How Mass Spectrometry Works

Mass spectrometry (MS) is a logical method of determining the elemental components of a molecule or sample. It is also used to expose the chemical arrangements of molecules and other compounds. The MS works by ionizing chemical substances to generate molecular fragments and measure their mass-to-charge ratios.

Mass spectrometry works in the following sequence:

  1. Ionization - To give a positive ion, the atom is ionized. This is done by blowing one or more electrons off. Chlorine is a negative ion. MS always works with positive ions.
  2. Acceleration - The ions are accelerated to have the same work energy. The body maintains kinetic or energy during acceleration unless its speed changes.
  3. Deflection - The ions are then warded off by a magnetic field consistent with their masses. If they are light, they will most likely be deflected. The quantity of deflection relies on the quantity of positive charges on the ion. In other words, the number of knocked of electrons are considered in the first stage. More charged ion means more deflected electrons.
  4. Detection - Electrical detection is made when the beam of ions passes through the machine. This machine is the mass spectrometer, which is an instrument to test samples of compounds for analytical purposes.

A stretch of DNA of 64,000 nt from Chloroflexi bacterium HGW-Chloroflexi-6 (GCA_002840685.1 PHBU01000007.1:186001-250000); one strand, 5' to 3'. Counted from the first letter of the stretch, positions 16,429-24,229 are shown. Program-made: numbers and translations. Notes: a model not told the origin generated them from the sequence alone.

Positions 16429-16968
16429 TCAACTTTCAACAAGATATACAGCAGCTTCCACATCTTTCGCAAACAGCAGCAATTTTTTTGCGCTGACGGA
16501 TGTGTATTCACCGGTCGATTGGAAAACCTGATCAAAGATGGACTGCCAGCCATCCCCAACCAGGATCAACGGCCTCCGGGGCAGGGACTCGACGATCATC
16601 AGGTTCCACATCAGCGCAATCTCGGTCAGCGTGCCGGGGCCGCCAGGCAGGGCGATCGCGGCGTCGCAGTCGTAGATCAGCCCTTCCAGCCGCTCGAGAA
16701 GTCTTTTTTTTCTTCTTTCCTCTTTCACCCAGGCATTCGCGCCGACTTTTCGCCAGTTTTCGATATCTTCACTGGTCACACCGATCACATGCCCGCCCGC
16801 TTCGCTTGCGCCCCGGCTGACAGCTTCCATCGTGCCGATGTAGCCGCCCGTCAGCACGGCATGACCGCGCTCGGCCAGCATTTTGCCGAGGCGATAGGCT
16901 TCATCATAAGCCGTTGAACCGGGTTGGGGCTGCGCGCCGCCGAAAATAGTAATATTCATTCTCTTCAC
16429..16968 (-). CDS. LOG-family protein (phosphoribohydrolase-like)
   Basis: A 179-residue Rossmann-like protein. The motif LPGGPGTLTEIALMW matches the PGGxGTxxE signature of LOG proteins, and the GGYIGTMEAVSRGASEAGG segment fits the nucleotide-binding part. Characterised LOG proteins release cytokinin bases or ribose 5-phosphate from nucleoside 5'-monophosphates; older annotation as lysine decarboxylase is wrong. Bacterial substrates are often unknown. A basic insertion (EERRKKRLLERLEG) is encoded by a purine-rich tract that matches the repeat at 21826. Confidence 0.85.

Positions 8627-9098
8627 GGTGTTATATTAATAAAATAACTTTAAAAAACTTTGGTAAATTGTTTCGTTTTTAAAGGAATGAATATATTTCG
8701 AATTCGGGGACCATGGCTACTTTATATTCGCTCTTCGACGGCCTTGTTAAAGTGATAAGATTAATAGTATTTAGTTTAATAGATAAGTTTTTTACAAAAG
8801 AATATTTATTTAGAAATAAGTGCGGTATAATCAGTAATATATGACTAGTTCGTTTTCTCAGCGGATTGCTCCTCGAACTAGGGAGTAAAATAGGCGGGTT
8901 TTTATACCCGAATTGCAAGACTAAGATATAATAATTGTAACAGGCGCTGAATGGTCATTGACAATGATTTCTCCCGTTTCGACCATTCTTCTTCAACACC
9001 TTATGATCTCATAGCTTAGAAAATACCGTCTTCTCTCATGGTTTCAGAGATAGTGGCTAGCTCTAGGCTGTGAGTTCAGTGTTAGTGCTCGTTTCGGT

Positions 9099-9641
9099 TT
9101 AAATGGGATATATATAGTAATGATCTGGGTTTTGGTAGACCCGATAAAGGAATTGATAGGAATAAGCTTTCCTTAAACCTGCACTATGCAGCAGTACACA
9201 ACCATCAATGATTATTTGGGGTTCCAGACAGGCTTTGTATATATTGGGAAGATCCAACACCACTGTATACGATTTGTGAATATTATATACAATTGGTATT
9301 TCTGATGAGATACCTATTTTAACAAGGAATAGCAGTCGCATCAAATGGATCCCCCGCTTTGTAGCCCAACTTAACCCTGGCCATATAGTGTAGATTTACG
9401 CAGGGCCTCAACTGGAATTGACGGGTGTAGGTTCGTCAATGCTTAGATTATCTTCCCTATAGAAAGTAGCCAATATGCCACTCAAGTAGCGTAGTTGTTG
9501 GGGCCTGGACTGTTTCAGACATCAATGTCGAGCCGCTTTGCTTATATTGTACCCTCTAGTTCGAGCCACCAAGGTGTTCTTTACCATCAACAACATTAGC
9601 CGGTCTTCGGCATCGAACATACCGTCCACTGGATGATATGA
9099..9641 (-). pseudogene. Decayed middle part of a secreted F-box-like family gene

The basic principles on how mass spectrometer works are:

  1. When something is moving on a straight line and it is subjected to a sideways force, the movement will become a curve instead of a straight line. The force is deflected from its original path.
  2. To deflect a cannonball that is traveling past you, strong water from a hose-pipe can spurt at it but with little deflection. The cannonball is so heavy that the water cannot force it to curve its way from its original course.
  3. A table tennis ball can easily be deflected with the same hose-pipe water even if it is traveling as fast as the cannonball. The tennis ball is light and can be deflected enormously.

Importance of Mass Spectrometry

Mass spectrometry is used to identify unfamiliar compounds, measure known compounds, and expound the composition and chemical properties of particles. Identification of compounds can be done with very small quantities or very low concentrations in complex mixtures. The instrument provides important information to professionals such as astronomers, physicians, and biologists, to name a few.

Uses of Mass Spectrometry

  • Detection and identification of the use of steroids in athletes
  • Monitoring the breath of patients during surgery by anesthesiologists
  • Determining the components of molecular group found in space
  • Determining adulteration of honey
  • Measuring petroleum signs in rocks to locate oil deposits
  • Monitoring fermentation procedures for the biotechnology
  • Detecting dioxins in infected fish
  • Determining gene damage from ecological causes
  • Establishing the elemental components of semiconductor resources

A mass spectrometer is a very important instrument, not only for physicians and biologists but also for chemists. It works in sequence starting with ionization, when the atom is ionized positively; acceleration, when the ions are accelerated to produce the same level of energy; deflection, when the energy is forced to a curve; and detection, the final stage of the sequence when the presence of the dioxins is finally detected.


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